Germans sitting in one of the buildings were resisting so stubbornly that they had to be blown up together with the heavy walls of the building.Under a fierce fire from the German defenders who could sense their own death, six sappers carried up by hand ten poods of explosive and blew up the building. And when I imagine for a moment this picture – Sapper Lieutenant Chermakov, Sergeants Dubovy and Bugaev and Sappers Klimenko, Zhukhov and Messereshvili crawling under fire along the destroyed walls,each with 1.5 poods of death, when I picture to myself their sweaty, dirty faces, their shabby army shirts, when I remember how Sergeant Dubov shouted: ‘Hey, sappers, don’t be scared!’ And Zhukhov answered, twisting his mouth and spitting dust out: ‘There’s no time to be scared now. We should have been before!’ – I feel a great pride for them.

When one enters a bunker and the underground quarters of officers and soldiers, one feels again an ardent wish to retain for ever in one’s memory the remarkable traits of this unique life. The lamps and the chimney made from artillery shell cases,cups made of brass shell bases standing on tables near crystal glasses. Next to an anti-tank grenade sits a china ashtray on which is written‘Wife, don’t make your husband angry’. There is a huge dull electric bulb in the commander-in-chief’sbunker, and a smile from Chuikov, who says: ‘Yes,and a chandelier. Aren’t we living in a city?’ And this volume of Shakespeare in General Gurov’sunderground office . . . All these samovars and gramophones, blue family sugar bowls and round mirrors in wooden frames on the clay walls of basements. All this everyday life, with peaceful household things rescued from the burning buildings.

He also interviewed a teacher who had been raped by a German officer.

Teacher (I decided not to ask her name and surname). At night, an officer, helped by his orderly, raped her. She was holding a six-month-old baby in her arms. He fired at the floor, threatening to kill the baby. The orderly went away and locked the door. Some of our prisoners of war were in the next room. She cried out and called, but there was dead silence in the next room.



A German soldier wounded in the legs is sitting on a low sandy bank of the Beresina by the route into the burning and destroyed Bobruisk. He raises his head and looks up at the tank columns moving across the bridge, at the artillery. A Red Army soldier comes up to him, takes some water from the river in a tin and gives it to him to drink. Icouldn’t help thinking, what would this German have done in the summer of 1941, when panzer columns of their troops were moving east across this bridge, if he had seen one of our soldiers with wounded legs sitting here on the sandy bank.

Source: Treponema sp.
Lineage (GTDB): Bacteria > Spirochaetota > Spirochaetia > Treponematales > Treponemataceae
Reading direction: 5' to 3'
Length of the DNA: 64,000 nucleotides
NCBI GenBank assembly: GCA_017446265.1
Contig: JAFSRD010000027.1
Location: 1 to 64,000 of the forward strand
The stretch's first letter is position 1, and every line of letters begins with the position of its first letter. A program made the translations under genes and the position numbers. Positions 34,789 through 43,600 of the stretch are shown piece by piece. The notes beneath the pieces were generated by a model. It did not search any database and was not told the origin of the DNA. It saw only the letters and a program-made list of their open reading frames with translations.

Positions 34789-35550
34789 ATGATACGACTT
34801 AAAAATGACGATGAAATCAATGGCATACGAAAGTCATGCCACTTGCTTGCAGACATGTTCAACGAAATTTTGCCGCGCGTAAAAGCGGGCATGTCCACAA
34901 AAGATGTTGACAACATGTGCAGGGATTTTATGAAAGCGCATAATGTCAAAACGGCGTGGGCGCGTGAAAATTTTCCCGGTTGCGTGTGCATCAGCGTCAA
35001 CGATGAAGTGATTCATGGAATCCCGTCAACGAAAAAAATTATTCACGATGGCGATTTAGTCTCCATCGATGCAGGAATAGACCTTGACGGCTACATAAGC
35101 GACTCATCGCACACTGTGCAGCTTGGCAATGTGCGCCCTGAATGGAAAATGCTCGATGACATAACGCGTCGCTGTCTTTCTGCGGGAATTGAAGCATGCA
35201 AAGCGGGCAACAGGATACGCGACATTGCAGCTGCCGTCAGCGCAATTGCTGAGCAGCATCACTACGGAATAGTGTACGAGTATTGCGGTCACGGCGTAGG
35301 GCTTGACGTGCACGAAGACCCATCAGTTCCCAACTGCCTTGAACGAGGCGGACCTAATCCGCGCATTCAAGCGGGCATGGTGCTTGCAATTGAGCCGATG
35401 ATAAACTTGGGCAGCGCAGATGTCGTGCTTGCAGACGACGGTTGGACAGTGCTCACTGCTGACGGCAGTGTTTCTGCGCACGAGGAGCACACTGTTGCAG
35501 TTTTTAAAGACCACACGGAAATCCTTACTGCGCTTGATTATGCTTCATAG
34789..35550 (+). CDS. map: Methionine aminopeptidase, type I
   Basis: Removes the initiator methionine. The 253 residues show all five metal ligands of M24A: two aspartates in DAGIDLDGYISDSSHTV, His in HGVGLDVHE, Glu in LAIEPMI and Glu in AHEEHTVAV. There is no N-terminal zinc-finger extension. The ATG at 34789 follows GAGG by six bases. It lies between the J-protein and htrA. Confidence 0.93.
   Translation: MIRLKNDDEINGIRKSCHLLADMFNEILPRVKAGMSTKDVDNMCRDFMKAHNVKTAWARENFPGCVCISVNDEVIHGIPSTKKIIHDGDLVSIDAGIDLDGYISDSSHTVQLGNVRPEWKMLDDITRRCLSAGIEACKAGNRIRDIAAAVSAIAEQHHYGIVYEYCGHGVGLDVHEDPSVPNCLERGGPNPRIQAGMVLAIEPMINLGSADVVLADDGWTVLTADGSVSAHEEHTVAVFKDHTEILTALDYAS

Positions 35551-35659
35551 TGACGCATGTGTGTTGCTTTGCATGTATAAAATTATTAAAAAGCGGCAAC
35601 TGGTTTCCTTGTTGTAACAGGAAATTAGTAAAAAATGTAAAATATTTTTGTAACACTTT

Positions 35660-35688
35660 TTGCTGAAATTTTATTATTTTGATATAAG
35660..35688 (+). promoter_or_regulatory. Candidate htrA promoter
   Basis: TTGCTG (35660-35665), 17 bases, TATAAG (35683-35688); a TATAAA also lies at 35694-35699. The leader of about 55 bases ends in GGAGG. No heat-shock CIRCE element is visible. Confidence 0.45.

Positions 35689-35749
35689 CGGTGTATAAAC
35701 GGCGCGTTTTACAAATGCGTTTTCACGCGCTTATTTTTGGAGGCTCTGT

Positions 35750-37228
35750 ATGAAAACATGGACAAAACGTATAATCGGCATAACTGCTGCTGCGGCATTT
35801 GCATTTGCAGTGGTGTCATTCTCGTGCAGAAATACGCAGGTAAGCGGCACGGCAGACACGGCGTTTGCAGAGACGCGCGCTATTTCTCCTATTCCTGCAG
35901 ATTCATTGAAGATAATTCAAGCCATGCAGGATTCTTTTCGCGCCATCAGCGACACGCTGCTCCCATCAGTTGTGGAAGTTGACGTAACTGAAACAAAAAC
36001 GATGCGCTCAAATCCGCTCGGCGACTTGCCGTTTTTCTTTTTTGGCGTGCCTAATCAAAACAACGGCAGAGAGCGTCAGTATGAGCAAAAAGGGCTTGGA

Revenge killings were unsurprising after the appalling anti-partisan war waged in Belarus by the Germans and their auxiliaries, whom the Red Army often referred to generically as

.A partisan, a small man, has killed two Germans with a stake. He had pleaded with the guards of the column to give him these Germans. He had convinced himself that they were the ones who had killed his daughter Olya and his sons, his two boys. He broke all their bones, and smashed their skulls, and while he was beating them, he was crying and shouting: ‘Here you are – for Olya Here you are – for Kolya!’ When they were dead,he propped the bodies up against a tree stump and continued to beat them.

Grossman soon found that the behaviour of Red Army troops changed on foreign soil. He still tried to idealise front-line troops, while putting all the blame on rear units,such as supply and transport. In fact, the tank troops whom he so idealised were often the worst looters and rapists.The front-line soldiers advance by day and night in fire, holy and pure. The rear soldiers who follow them rape, drink, loot and rob. Two hundred and fifty of our girls were working at the Focke-Wulf plant. Germans had brought them from Voroshilovgrad, Kharkov and Kiev. According to the chief of the army political department, these girls have no clothes, are lice-infested and swollen from hunger. And according to what a man from the army newspaper said, these girls had been clean and well dressed, until our soldiers came and robbed them blind and took their watches. Liberated Soviet girls often complain about being raped by our soldiers. One girl said to me, crying: ‘He was an old man, older than my father."

A German woman dressed in black, with dead lips, is speaking in a barely audible rustling voice.She has brought with her a teenage girl with black, velvety bruises on her neck and face, a swollen eye, with terrible bruises on her hands.This girl was raped by a soldier from the signals company with army headquarters. He is also here,pink-cheeked, fat-faced, sleepy. The commandant is interrogating him without much enthusiasm.Horrifying things are happening to German women. An educated German whose wife has received ‘new visitors’ – Red Army soldiers – is explaining with expressive gestures and broken Russian words, that she has already been raped by ten men today. The lady is present.Women’s screams are heard from open windows.